Last year's return to profitability for Minnesota's nonprofit health insurers included smaller losses from the state's biggest contract in the Medicaid and MinnesotaCare health insurance programs.

The business generates more than $3 billion in annual revenue for HMOs, which for decades have served as managed-care organizations in the state's health care programs for lower-income residents.

The financial improvement in 2017 for insurers comes amid hints that for-profit HMOs such as Minnetonka-based UnitedHealthcare might for the first time compete for the Minnesota public program business over the next year or so.

The latest numbers suggest big losses in 2016 were "a one-year blip in a decadelong or longer record of strong profitability for the Minnesota HMOs contracting with the state," said Allan Baumgarten, an independent health care analyst in St. Louis Park.

But Jim Schowalter, chief executive of the Minnesota Council of Health Plans, said the 2017 improvement looks bigger than it actually was because some insurers accounted for some of last year's losses in advance, and recorded them in their 2016 results.

As opposed to a one-year blip, Schowalter said: "I think 2016 was a learning year — a low point that both the [health plans and state] are learning from and trying to get to a sustainable place, so that enrollees can count on the same care and the same providers every year."

In April, the Minnesota Council of Health Plans reported that the state's seven nonprofit health insurers collectively posted in 2017 net income of $307.9 million on $27.6 billion in revenue, for a profit margin of about 1.1 percent. The trade group noted the results marked a turnaround from the two previous years, when the seven carriers collectively lost money on operations.

A big part of the improvement came in the market where individuals buy health insurance, which has generated considerable losses for insurers since major Affordable Care Act changes kicked in during 2014. But there also was financial improvement for carriers from the state contract for managing care in MinnesotaCare and the largest chunk of Medicaid, which is called the Prepaid Medical Assistance Program (PMAP).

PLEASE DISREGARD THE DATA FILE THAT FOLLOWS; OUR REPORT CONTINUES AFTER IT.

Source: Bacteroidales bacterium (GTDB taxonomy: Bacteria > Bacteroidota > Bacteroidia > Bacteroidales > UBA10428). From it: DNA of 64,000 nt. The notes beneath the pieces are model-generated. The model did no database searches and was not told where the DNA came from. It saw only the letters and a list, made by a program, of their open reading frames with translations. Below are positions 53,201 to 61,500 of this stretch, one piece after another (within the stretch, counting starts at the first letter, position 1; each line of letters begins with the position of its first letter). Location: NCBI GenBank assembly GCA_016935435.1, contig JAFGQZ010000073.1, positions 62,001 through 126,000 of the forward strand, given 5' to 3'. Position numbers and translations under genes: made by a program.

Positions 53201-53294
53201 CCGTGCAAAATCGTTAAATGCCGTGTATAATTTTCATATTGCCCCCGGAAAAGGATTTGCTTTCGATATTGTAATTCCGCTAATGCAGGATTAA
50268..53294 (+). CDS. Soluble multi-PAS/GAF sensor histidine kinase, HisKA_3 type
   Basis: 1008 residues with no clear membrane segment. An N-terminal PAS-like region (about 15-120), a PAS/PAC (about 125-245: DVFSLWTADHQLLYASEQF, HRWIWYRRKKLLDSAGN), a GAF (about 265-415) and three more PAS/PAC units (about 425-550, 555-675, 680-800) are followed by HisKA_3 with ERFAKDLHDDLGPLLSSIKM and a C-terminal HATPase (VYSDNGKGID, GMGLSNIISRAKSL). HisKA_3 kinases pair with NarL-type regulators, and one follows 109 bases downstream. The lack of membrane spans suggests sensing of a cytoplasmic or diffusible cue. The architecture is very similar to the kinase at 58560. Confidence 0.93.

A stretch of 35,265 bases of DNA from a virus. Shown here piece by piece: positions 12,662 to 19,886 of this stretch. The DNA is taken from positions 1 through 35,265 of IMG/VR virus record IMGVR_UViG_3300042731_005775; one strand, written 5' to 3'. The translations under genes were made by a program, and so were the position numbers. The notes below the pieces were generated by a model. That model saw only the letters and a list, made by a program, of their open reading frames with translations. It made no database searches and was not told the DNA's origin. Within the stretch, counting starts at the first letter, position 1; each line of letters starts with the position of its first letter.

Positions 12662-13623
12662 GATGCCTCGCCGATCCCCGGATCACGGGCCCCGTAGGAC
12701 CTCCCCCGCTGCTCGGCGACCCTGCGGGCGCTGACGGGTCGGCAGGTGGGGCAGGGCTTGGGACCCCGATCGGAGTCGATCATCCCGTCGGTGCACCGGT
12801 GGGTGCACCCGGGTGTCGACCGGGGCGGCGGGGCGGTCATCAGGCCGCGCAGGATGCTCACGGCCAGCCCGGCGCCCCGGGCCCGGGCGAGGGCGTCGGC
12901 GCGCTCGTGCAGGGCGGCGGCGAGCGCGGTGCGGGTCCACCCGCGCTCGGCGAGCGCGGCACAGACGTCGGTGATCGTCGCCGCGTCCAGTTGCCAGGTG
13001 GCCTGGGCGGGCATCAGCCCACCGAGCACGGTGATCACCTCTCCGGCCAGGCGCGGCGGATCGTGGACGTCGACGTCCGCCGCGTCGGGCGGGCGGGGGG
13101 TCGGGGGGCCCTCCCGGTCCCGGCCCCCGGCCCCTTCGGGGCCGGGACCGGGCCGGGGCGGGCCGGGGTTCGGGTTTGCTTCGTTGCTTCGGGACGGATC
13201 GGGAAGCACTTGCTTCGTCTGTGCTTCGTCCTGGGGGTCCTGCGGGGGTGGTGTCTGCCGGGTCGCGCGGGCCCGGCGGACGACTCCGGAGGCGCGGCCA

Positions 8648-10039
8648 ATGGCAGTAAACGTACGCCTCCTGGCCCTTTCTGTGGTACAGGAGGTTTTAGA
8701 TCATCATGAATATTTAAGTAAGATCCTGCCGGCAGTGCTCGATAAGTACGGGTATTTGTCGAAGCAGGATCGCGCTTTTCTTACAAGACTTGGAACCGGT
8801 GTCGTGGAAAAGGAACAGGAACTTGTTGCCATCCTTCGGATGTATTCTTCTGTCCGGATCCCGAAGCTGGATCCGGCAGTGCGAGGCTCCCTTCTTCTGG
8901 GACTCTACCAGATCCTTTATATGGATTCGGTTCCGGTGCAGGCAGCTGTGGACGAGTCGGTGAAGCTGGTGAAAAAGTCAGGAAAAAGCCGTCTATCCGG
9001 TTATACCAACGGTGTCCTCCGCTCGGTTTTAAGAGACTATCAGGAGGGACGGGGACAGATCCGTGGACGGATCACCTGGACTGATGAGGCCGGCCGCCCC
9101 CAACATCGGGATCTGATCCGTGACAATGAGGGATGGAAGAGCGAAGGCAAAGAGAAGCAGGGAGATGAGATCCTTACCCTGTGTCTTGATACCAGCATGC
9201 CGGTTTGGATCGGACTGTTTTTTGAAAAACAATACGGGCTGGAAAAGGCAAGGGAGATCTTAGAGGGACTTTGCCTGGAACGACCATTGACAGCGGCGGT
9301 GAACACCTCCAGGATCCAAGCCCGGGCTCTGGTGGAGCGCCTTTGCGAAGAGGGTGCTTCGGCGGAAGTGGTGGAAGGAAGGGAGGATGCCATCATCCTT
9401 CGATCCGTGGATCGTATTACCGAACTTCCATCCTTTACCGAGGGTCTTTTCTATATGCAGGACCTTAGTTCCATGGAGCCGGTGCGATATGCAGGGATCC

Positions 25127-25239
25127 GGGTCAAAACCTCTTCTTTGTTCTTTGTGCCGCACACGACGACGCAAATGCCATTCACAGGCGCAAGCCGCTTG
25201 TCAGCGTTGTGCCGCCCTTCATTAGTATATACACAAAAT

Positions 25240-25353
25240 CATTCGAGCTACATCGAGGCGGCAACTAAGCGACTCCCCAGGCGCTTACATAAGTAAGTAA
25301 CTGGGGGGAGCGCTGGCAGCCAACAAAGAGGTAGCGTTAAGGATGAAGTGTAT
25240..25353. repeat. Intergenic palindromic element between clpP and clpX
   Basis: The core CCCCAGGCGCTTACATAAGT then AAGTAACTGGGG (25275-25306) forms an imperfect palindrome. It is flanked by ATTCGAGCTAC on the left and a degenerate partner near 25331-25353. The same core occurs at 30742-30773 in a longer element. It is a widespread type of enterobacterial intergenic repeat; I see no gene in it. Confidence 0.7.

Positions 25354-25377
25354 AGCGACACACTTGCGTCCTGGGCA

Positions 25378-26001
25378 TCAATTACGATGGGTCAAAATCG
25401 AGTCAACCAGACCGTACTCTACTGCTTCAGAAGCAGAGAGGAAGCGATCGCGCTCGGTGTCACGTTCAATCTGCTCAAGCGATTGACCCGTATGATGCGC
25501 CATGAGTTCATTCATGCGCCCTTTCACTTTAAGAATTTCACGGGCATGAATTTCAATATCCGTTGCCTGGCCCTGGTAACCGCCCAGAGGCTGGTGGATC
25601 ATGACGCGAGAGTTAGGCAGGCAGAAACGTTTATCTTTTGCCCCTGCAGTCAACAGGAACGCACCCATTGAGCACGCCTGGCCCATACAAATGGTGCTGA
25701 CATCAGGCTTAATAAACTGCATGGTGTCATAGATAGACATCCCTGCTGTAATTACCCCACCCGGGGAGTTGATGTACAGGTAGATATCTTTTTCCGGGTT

A Star Tribune analysis of regulatory filings shows that in 2016, the four largest nonprofit HMOs in the state collectively lost $344.7 million on PMAP and MinnesotaCare. The collective loss shrank last year to $53.7 million for the four health plans — Blue Cross and Blue Shield of Minnesota, HealthPartners, Medica and UCare.

"They didn't lose as much in public programs," Schowalter said of the 2017 results, although the trade group says the collective loss from PMAP and MinnesotaCare last year was $146 million.

Over the years, HMO profits on the Medicaid business have been controversial at the State Capitol, with some lawmakers arguing that insurers have made too much money on the state contract.

State caps profits

For 2018, the state is capping profits, but for a somewhat different reason than a cap in 2011, said Marie Zimmerman, the state's Medicaid director. DHS is increasing payment rates to the health plans by 6.4 percent in PMAP and 9.3 percent in MinnesotaCare, but is concerned because some costs in the "fee-for-service" portion of Medicaid are increasing at a lower rate, Zimmerman said.

The goal for the cap is to make sure "that those dollars are going to the medical expenses, and they're not going into excess health plan profits," Zimmerman said.